An inquiry was launched yesterday into how Britain's biggest exam board failed fully to mark more than 600 GCSE, A-level and AS-level papers this summer.
The oversight by the Assessment and Qualifications Alliance (AQA), which was caused by the use of an electronic marking system, has left several candidates with lower grades that they should have received – and could potentially have ruined some students' chances of being awarded a university place at a time when competition is fiercer than ever.
Announcing the inquiry, Isabel Nisbet, the chief executive of Ofqual, the exam standards watchdog, described the debacle as "a very serious matter". She added that the inquiry would "focus on what went wrong and why it was not spotted sooner".
AQA said its enquiries showed that 150 A-level, 190 GCSE and 290 AS-level papers had not been fully marked. "This meant that some students received lower subject grades than they should have," the exam board said in a statement. "There was also a small number of students whose marks were changed, but this did not affect their overall grades."
A wide number of subject areas were affected by the failure to mark the scripts properly. "We are extremely sorry for any distress caused as a result of the original incomplete mark and are reviewing our processes to ensure there is no repeat of this error," said Andrew Hall, chief executive of AQA.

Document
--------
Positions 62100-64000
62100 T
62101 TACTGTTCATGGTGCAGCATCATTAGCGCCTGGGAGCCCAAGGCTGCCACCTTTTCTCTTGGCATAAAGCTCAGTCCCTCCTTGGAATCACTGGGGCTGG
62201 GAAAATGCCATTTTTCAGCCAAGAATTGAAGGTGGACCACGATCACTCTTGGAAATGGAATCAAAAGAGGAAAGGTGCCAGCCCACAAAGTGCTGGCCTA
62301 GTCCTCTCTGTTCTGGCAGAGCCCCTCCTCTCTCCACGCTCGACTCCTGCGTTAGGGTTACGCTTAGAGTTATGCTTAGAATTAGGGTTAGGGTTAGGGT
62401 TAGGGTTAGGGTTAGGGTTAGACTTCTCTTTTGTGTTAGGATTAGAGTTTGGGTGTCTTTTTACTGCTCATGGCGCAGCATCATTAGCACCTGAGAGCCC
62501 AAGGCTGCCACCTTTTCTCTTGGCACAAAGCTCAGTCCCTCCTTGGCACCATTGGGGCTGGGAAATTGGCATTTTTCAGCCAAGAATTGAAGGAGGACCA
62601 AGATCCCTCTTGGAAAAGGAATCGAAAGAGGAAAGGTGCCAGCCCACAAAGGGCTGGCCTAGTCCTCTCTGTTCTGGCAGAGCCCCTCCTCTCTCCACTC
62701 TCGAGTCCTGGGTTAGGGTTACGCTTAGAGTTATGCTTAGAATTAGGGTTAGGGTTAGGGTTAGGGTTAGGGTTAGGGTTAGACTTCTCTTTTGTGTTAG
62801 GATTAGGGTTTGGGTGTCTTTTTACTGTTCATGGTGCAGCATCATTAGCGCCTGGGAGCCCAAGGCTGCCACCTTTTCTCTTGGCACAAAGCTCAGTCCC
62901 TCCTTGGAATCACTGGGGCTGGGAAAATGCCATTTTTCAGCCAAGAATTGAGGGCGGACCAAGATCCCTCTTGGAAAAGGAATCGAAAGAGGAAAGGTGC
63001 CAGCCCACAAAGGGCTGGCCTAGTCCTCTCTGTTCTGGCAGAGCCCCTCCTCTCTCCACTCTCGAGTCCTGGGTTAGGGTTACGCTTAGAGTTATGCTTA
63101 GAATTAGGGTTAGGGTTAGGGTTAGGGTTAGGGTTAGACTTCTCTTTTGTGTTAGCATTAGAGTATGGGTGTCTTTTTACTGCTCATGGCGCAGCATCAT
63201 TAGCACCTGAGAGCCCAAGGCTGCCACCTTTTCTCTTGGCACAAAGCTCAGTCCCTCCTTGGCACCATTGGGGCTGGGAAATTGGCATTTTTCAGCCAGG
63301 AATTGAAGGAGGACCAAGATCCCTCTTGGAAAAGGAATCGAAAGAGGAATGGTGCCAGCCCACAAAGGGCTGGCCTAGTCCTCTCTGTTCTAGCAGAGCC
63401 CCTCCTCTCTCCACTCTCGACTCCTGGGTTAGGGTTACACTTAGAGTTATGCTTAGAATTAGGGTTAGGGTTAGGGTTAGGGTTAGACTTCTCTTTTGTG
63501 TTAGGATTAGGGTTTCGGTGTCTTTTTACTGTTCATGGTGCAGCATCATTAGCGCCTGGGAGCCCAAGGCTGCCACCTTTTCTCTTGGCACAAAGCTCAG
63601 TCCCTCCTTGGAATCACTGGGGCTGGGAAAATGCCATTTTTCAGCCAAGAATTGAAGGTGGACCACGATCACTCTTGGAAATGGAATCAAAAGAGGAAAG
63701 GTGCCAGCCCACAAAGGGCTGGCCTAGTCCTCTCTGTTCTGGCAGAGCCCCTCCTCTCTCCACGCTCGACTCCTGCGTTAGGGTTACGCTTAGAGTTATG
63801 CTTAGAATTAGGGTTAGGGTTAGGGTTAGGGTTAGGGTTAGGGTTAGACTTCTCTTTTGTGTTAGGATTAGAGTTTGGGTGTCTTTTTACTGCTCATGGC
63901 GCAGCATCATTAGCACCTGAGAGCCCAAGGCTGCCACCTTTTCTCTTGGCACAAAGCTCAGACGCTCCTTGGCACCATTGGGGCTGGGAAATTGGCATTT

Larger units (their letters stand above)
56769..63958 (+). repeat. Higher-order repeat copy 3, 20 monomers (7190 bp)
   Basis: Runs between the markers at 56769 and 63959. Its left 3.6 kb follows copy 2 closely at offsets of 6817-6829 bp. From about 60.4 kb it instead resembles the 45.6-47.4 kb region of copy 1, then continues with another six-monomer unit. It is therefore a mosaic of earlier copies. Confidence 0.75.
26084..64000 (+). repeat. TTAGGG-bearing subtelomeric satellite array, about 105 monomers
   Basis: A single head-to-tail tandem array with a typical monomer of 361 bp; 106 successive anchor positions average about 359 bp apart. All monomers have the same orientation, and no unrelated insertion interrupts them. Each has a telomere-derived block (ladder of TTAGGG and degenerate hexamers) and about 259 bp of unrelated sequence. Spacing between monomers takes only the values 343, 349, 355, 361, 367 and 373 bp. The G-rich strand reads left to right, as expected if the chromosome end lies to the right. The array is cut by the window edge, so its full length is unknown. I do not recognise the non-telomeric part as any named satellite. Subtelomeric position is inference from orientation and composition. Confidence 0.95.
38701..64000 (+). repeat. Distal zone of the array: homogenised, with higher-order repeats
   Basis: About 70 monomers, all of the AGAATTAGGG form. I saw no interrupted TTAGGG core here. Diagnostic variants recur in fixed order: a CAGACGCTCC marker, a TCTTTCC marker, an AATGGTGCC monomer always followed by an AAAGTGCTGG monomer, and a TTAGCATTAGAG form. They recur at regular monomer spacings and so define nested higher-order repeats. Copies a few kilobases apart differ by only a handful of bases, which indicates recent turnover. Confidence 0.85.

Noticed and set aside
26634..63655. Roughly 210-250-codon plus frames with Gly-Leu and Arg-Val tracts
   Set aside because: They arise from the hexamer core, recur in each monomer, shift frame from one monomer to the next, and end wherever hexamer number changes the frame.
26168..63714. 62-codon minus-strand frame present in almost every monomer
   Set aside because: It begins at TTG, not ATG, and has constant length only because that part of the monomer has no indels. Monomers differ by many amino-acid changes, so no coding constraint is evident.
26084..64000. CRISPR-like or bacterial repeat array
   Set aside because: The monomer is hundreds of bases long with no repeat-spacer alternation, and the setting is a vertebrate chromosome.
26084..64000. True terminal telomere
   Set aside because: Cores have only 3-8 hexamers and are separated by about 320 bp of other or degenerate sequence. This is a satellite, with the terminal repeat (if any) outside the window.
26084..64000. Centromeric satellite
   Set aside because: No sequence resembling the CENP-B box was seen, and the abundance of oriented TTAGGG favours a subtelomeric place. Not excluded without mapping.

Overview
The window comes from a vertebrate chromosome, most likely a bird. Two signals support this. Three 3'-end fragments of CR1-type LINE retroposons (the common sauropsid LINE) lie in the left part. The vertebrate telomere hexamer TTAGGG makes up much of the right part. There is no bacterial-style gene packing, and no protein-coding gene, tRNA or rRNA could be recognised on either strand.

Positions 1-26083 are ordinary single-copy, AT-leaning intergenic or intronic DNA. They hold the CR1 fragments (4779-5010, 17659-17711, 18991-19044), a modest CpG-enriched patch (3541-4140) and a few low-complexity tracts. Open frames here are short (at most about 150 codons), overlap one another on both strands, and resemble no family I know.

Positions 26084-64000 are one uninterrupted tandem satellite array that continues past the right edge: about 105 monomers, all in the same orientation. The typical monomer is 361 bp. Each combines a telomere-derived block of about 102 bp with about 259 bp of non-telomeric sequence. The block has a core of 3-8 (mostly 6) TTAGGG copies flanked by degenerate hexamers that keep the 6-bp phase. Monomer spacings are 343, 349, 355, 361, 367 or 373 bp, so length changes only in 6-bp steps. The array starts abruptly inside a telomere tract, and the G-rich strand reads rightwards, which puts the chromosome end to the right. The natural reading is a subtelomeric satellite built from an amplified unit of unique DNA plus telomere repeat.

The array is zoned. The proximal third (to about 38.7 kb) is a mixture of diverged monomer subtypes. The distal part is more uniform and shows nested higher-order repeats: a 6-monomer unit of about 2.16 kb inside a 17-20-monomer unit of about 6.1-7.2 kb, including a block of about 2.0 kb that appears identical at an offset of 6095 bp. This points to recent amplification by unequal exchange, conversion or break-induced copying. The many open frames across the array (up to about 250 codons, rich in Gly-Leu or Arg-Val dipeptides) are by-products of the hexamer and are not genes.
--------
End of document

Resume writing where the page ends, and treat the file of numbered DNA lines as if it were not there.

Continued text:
"Errors of this type are extremely rare but when they are identified it is our policy to ensure they are rectified and candidates are credited with the correct results," he added.
The online system has been in use for several years now but had not been used on such a large scale before this year. A spokesman for AQA said: "All answer booklets were scanned in full, but when returned to us some questions were left unmarked. We regret that our processes did not identify this problem at the time. That is why we are investigating and why Ofqual has launched its own inquiry."
Ofqual said the findings of its inquiry would be made public and that its terms of reference would be published shortly. The AQA said it had marked some 3.5 million scripts electronically this summer.
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